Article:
Changes to drink and drug driving laws will result in thousands of people losing their licences and will fail to improve road safety, a NSW MP has said.
Laws brought in by the NSW government mean from May 20 drink driving offenders - no matter if they are first-time low, special or novice range - will receive a three-month licence suspension.
Offenders who drive with the presence of illicit drugs will also receive a three-month licence suspension if the offence is confirmed by laboratory analysis.
"Turning up to see a magistrate, being referred to a safe driving program, we know that can have an impact on recidivism, but that has been taken out of the system," David Shoebridge, NSW Greens spokesperson for justice and long-standing critic of drug driving laws, said.
"We are going to see thousands of people lose their licences, we will see a reduction in police prosecution costs and our roads won't be any safer - and surely the ultimate test should be road safety.
"This will produce arbitrary, unfair outcomes where people will be losing their licences largely due to trace amounts of cannabis in their system, when if their case was heard by a magistrate they might be given a second chance."
When people living in regional areas in particular lost their licence, he said, this could lead to a drastic loss of independence, possible loss of livelihood, being unable to maintain family and social connections and, if they lived far away from a town centre, not even being able to shop for food and supplies.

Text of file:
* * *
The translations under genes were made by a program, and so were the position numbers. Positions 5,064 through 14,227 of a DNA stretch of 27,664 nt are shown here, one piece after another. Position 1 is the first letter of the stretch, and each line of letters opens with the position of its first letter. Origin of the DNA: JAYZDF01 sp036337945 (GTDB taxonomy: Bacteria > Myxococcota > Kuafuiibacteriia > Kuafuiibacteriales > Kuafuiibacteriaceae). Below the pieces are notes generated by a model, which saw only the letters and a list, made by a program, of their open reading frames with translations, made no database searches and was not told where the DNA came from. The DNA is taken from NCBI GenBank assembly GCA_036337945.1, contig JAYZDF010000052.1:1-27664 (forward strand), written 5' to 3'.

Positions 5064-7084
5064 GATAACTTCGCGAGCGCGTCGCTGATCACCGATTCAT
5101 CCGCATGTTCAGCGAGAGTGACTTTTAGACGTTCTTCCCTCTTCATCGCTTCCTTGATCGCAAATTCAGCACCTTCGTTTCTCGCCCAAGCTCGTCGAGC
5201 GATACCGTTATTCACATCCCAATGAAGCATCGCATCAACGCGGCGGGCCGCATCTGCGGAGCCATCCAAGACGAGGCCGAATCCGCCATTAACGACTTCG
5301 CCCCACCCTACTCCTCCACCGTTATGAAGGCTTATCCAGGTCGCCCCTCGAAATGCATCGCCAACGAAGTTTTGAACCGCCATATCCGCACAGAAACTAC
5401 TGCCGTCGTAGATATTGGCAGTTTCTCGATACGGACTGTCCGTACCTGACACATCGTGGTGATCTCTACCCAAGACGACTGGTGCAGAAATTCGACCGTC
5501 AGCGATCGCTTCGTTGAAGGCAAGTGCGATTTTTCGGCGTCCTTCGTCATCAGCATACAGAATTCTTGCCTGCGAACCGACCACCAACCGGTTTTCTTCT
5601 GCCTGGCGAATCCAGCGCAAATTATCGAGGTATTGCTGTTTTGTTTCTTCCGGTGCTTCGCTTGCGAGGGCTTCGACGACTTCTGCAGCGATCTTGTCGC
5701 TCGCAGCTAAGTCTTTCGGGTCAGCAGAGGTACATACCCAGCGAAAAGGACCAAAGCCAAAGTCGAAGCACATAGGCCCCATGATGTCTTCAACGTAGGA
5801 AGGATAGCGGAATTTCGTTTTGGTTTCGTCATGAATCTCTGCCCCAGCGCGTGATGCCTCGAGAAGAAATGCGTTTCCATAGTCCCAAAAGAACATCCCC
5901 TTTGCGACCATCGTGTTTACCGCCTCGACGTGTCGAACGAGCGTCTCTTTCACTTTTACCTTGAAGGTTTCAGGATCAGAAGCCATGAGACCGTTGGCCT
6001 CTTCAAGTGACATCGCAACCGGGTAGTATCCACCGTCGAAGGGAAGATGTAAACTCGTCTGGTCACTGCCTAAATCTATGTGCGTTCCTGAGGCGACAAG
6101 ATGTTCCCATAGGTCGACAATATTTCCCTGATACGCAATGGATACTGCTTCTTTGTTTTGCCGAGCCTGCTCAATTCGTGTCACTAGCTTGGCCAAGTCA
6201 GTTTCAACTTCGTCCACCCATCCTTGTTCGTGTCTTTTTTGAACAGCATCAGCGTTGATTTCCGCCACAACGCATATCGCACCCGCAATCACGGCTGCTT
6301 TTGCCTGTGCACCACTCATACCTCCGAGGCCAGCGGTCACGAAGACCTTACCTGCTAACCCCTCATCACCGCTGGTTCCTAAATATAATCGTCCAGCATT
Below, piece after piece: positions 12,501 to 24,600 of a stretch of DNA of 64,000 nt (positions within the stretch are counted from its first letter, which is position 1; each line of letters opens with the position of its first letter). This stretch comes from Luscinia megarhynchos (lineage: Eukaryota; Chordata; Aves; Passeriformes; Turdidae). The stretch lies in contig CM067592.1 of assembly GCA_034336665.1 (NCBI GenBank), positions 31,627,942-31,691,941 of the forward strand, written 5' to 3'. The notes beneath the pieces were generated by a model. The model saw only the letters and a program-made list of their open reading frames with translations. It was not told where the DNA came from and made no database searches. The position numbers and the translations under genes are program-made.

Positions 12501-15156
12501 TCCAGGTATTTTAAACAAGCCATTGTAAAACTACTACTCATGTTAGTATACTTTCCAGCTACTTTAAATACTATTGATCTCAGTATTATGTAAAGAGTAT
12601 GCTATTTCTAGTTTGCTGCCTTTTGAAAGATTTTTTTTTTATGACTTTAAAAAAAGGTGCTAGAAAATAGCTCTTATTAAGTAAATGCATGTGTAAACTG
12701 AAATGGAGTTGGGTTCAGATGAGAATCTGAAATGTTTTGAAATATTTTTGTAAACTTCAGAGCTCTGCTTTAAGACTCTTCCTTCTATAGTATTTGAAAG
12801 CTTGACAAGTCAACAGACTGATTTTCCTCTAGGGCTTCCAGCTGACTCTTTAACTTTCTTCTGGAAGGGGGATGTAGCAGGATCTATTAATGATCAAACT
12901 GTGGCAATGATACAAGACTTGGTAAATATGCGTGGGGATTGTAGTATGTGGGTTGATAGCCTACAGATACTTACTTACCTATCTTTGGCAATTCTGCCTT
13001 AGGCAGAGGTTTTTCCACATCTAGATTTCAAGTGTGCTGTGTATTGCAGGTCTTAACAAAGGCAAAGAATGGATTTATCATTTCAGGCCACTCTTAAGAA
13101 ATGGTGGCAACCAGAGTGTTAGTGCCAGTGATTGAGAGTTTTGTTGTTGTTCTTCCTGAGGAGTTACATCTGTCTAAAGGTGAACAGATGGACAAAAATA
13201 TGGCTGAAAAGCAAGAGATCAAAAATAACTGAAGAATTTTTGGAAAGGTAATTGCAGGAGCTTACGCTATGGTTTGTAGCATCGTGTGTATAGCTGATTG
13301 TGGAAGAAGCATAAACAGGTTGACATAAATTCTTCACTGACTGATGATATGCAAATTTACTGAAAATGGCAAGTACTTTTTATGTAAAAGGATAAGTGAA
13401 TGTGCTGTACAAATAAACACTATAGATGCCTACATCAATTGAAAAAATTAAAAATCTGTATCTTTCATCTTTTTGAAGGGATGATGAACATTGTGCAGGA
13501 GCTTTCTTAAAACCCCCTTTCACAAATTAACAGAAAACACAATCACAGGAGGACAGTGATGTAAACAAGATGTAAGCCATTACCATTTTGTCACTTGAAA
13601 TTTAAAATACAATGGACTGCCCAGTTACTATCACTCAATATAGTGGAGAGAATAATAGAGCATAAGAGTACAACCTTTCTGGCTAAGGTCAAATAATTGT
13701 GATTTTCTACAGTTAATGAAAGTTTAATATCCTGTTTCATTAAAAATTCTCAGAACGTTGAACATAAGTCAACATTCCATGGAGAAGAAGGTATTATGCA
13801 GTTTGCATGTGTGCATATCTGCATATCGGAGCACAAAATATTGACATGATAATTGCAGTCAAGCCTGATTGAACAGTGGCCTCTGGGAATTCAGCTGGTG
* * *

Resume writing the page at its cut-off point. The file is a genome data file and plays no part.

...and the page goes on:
Under the changes offenders will also receive a $561 fine, but Mr Shoebridge said this was a "one size fits all" fine whether they were on a government pension, a minimum wage worker or an investment banker, so would have a drastic impact on people on a lower income.
He said a major problem with the state's drug driving laws was that police tested for presence of drugs, not impairment.
"We've seen many occasions where someone lost their licence because they smoked pot a week before they got behind a wheel of a car and it was found they had a trace of residual cannabis," he said.
"Meanwhile, people with highly-intoxicating levels of prescription medications are being waved through at these rest stops, namely benzodiazepines and other prescription drugs."
Mr Shoebridge said crash data from Australia and overseas showed benzodiazepines were one of the most significant drugs contributing to road trauma, other than alcohol, and were significantly higher than others such as ecstasy.
He said other jurisdictions around the world tested for impairment by matching concentration levels with crash trauma studies to work out the what concentrations were that impaired driving ability and called for a parliamentary inquiry into road safety, "rather than an unthinking extension of the war on drugs".